I went in hope of maybe a little snowshoeing up the East Fork Foss but the fact it was snow free to the trail head told me that my snowshoes would be staying in the car. (I made just shy of the West Fork Foss River trail head in my 2-wheel drive for fun but the snow near the end was pretty rutted and sloppy so I turned back).
I was not disappointed, however, as my hike was a lovely quiet wander in the woods, making it to the 5 mile log bridge that crosses the East Fork Foss River before turning around. The weather had promised some sun but the clouds pretty much just spit on me the whole day. Rain jacket on, rain jacket off. Repeat. All the forest greenery was rinsed clean and shiny for me, though.
After the first campsite, I reached the large constructed bridge at just under a mile into the trail. Not surprisingly, Burn Creek was rushing underneath in hurry for the Foss River from all winter's melt.
For the most part, the first 3.5 miles of the trail were fairly bare and wet, plenty of streams running across and down the tread. A few patches of snow were not much to step through and I stayed fairly dry with my gaiters/trailrunners on. There were a couple of downed trees but nothing major that couldn't be stepped over.
However, about where I stopped and had a nice chat with Sir Hikes-A-Lot as he was heading back down the trail, the trail conditions changed for the next 1.5 miles to the river crossing. Let's just say it was one part bare trail, one part lake on trail and two parts postholing through a snowcone. My favorite kind of trail.
The worst part was the snow on top of all the puncheons that run over this boggy trail where I could tell a few planks were missing or sunken. It's one thing to punch through snow and another to also go through a puncheon. It slowed me down a bit! I will say that although there was plenty of snow, it was not anything worth hauling snowshoes in for. There was too much bare trail in between the snowy sections.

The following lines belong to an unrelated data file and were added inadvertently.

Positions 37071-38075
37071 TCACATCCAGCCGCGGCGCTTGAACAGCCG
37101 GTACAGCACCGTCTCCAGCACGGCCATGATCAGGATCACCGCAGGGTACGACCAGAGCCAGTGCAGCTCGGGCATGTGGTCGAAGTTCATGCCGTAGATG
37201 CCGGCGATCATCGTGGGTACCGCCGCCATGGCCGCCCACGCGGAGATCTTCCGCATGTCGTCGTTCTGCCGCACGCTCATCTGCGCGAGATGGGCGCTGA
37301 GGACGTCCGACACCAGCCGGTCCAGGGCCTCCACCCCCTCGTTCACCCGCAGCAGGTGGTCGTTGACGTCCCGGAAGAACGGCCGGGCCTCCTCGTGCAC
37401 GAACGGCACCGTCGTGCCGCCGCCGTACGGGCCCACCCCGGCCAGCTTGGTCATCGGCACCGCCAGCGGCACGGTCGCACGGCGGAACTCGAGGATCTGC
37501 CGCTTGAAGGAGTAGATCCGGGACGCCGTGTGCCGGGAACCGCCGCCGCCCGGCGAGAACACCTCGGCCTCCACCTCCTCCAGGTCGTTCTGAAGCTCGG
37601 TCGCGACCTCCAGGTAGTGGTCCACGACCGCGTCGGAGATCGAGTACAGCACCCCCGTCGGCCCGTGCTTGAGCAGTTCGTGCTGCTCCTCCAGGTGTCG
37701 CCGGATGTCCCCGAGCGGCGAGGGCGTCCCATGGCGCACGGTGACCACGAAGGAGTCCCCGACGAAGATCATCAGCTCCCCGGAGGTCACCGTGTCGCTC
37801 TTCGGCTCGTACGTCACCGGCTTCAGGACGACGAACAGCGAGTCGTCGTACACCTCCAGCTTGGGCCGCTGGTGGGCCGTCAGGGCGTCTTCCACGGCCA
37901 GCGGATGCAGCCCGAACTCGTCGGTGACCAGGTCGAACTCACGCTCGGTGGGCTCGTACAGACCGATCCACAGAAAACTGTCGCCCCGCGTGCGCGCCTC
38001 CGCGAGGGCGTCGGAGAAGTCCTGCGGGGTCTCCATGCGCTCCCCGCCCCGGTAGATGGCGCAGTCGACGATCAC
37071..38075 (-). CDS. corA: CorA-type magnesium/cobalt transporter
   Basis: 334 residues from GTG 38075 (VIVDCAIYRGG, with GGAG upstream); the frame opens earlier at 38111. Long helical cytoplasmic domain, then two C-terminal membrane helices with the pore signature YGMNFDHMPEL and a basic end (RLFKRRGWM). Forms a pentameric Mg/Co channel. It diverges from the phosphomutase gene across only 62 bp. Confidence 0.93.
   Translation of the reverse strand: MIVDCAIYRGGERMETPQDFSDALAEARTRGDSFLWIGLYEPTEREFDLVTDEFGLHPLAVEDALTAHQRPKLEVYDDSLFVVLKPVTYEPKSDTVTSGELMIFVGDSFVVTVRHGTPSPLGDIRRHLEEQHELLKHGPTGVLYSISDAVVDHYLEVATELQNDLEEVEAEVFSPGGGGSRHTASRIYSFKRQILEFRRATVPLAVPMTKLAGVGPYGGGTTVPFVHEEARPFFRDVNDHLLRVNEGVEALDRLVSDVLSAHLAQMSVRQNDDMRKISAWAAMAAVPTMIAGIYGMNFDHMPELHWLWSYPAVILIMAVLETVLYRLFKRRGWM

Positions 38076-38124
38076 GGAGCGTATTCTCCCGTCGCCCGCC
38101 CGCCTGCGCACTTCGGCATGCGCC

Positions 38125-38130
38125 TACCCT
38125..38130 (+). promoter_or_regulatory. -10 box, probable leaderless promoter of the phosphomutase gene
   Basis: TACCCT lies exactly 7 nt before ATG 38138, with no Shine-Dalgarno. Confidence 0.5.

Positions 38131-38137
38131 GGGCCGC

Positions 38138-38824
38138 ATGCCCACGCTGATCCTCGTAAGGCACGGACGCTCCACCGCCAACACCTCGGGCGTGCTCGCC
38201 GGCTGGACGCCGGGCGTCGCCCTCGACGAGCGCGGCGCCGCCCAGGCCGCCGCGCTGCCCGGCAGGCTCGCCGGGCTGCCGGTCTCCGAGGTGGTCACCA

Sir Hikes-A-Lot of course had warned me but well, I had my mind set on reaching the 5 mile mark. Anyone nursing a knee injury would be wise to turn around at 3.5 miles. A fantastic river stroll for the whole family. The views are open here and you can see the snowy peaks rising above. Another few weeks should see most of the snow on the trail melted off. But if you go now, you can use my postholes. You are welcome.
Luckily, the slide alder and devils's club bent over the trail was not horrible and I put my spikes for the two log bridges at 4.5 and 5 miles. I have this thing about slick logs. Ask my right shoulder.
Lunch was lovely at the East Fork Foss River crossing and the campsite just before sure clearly sees a lot of action. In fact, I'm not entirely sure I would want to stay at any of the campsites along the first 5 miles (except the first one) because of all the evidence of avalanche activity off the ridge to the northeast. It was obvious so much of that trail has been repaired from slide after slide.
The clouds did briefly part while I was enjoying my vittles and I could see the beginning of the Alpine Lakes Wilderness peaks rising above with a recent dusting of snow. I gave a brief thought to continuing a bit further (oh, the call) but opted to save it for another day. From here I imagine snowshoes might be worth it for any ascent into the lakes above as there will not be a (compacted) trail to follow.
For more pics, see the link below. :)